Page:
Boris Johnson has announced that England is to enter its third national lockdown, which means the government is instructing everyone to “stay at home”, and that all schools will close from tomorrow.
The prime minister made the call in a televised address on Monday evening, in which he said the “weeks ahead will be hardest yet”.
“As I speak to you tonight, our hospitals are under more pressure from Covid than at any time since the start of the pandemic,” he said.
It comes as government figures today revealed the UK has reached another record daily high of 58,784 new coronavirus cases, making this the seventh consecutive day in a row there have been over 50,000 new Covid cases across Britain.
Scotland’s Nicola Sturgeon announced earlier on Monday that Scotland would also enter a national lockdown, and that it was now law that all residents living on Scotland’s mainland must “stay home”.
Meanwhile, the first doses of the Oxford University and AstraZeneca vaccine have been administered. Just over half a million doses will be available from Monday, in what Matt Hancock, the health secretary, described as a “pivotal moment” in the UK’s fight against the coronavirus.
Khan wonders why PM failed to mention masks and border control
Responding to Boris Johnson’s address this evening, Sadiq Khan questioned why it had taken the PM “so long to reach this conclusion”.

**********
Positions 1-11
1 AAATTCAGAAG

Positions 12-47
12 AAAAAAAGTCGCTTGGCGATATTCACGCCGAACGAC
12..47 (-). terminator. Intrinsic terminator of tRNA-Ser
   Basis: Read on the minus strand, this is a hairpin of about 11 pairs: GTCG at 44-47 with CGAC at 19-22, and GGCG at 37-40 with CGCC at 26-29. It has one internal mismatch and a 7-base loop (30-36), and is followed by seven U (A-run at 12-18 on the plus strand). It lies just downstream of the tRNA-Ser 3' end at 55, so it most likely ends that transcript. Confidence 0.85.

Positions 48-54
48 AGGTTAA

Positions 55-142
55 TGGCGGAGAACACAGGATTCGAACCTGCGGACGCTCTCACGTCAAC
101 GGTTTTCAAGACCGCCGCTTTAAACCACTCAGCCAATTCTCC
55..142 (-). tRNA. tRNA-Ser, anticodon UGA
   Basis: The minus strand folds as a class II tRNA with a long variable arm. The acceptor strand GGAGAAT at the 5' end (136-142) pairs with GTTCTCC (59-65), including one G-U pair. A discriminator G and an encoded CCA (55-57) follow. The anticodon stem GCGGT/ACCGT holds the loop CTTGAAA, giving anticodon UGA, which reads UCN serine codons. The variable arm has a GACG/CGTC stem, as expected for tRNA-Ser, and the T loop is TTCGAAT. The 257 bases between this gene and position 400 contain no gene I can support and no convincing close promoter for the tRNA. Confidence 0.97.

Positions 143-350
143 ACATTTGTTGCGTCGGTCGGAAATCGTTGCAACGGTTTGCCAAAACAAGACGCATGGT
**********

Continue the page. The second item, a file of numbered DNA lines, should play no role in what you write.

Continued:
The Mayor of London criticised the lockdown announcement, saying the government should have gone further by extending the rules on wearing face masks to cover busy outdoor areas and toughening up controls at the borders.
“This announcement by the government of a full national lockdown was inevitable,” Mr Khan said. “The virus is out of control and our NHS is increasingly at risk of being overwhelmed by an exponential rise in cases, with Covid admissions to hospitals now significantly higher than at any time during this pandemic.”
Mr Khan also called for greater financial support for businesses and action on the “woefully insufficient” help available to the self-employed and those self-isolating
Sam Hancock4 January 2021 21:02
‘Chaos’: MPs left unsatisfied with PM’s announcement
Sam Hancock4 January 2021 20:49
When will the new lockdown end?